The car seat

The car seat


In Quebec, more than 1,000 children aged 9 or under are injured or killed every year while they were in a vehicle involved in a road accident. Moreover, more than half of the accidents take place in zones limited to 50 km/h and several occur near the house.

Using a car seat correctly is the most effective measure to reduce the risk of injury or death in cars in children. For this reason, it is important to ensure that the seat used is properly installed on the bench seat, that it is suitable for the weight and size of the child and that the child is properly attached to it.

What are the car seat standards?

If you have a used car seat, check regularly on the Transport Canada site for a recall as you will not receive recall notices in the event of safety issues. . For greater security, contact the manufacturer to inform them that you are now the owner of this seat.

Transport Canada has established safety standards for the use of car seats. To ensure that your seat meets these standards, simply check that it bears this organization’s compliance label , which is a round sticker with a maple leaf printed on it. It is therefore illegal in Canada to use a car seat on which the maple leaf label is not stuck. This is the case, among other things, for seats purchased abroad or from non-Canadian websites.

Why do car seats have an expiration date?

A useful life date is indicated on car seats and booster seats sold in Canada. It usually varies between 6 and 12 years. If you don’t see it on your seat, contact the manufacturer, who will let you know. Using a seat that has passed its useful life could pose a safety risk to your child due to general wear and tear.

If your vehicle is involved in a traffic accident, check your seat’s user guide to see if the manufacturer recommends that you no longer use your car seat. Be aware, however, that many manufacturers indicate that you absolutely must change it, even if it does not seem damaged. If you need to buy another seat because of an accident, you can include its value in your insurance claim. Also, before using a second-hand car seat, make sure it has never been in a car at the time of an accident.

Your child’s weight and height determine the choice of the appropriate car seat as well as its orientation (rear-facing or forward-facing). Be aware that several models of seats (called convertible seats ) are used for different stages (baby, child, booster). Indeed, some seats can be used as a child seat and then as a booster seat, for example.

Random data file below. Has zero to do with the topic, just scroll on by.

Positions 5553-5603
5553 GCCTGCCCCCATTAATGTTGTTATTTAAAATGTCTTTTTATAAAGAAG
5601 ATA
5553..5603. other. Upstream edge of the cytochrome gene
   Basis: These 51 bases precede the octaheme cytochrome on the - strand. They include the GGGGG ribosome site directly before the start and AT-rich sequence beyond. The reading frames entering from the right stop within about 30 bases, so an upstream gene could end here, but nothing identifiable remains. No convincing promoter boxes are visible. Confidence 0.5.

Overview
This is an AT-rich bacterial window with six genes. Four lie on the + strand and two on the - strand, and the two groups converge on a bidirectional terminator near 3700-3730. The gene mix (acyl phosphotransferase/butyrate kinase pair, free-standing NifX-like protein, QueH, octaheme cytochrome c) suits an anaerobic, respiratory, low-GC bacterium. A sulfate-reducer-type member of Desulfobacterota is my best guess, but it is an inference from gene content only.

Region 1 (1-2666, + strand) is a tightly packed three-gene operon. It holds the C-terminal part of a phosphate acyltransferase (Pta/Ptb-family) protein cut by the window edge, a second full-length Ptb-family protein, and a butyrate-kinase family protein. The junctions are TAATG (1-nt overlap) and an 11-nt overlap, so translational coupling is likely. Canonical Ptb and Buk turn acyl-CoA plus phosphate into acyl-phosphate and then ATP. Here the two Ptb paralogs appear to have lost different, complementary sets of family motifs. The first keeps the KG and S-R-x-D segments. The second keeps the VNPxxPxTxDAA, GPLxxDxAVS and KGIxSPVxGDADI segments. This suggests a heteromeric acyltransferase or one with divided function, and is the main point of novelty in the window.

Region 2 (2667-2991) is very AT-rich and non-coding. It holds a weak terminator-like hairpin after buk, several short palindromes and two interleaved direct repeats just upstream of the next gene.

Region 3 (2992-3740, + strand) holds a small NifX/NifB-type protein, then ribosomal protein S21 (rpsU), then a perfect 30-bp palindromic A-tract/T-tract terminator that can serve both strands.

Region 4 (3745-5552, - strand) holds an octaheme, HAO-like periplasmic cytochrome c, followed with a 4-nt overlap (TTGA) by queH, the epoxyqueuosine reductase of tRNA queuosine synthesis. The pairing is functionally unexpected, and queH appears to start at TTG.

Rear-facing infant seat or convertible seat

When you leave the hospital or the birthing centre, your baby must be placed in a car seat if you are returning home by car. This seat should face rearward and be tilted at 45 degrees. In this way, your baby’s neck, head and chest will better withstand the shock of the impact in the event of an accident.

If you have to travel long distances by car, avoid leaving your baby in his seat for more than 1 hour during his first month of life. His lack of tone can cause him to slouch in the seat, which can interfere with his breathing. Every hour, so intersperse your trip with breaks. Take the opportunity to pick up your baby and get him moving.

Your child should use the infant seat as long as their weight does not exceed the maximum weight or height limit listed in your seat’s user guide or as long as the space between the top of their head and the top of the seat is at least the width of two fingers, or 2.5 cm (1 in). It’s okay if your baby’s feet are touching the seat and their legs are a little bent.

The baby seat: for transportation only!

It is not recommended to use a car seat to make baby sleep in it in the house. Indeed, the child’s breathing is more difficult since he is at an angle of 30 to 45 degrees. As his head is too heavy for the muscles of his neck, he struggles to hold it straight, leading to the risk of asphyxiation. The use of the baby seat must therefore be reserved for transport.

Properly installed, the car seat reduces the likelihood of death and serious injury in the event of an accident by up to 70%.

Once your little one has reached the limits of their infant seat, you should place them in a child seat that will be rear-facing first and then forward-facing. To know when to make the switch, see the infographic below.

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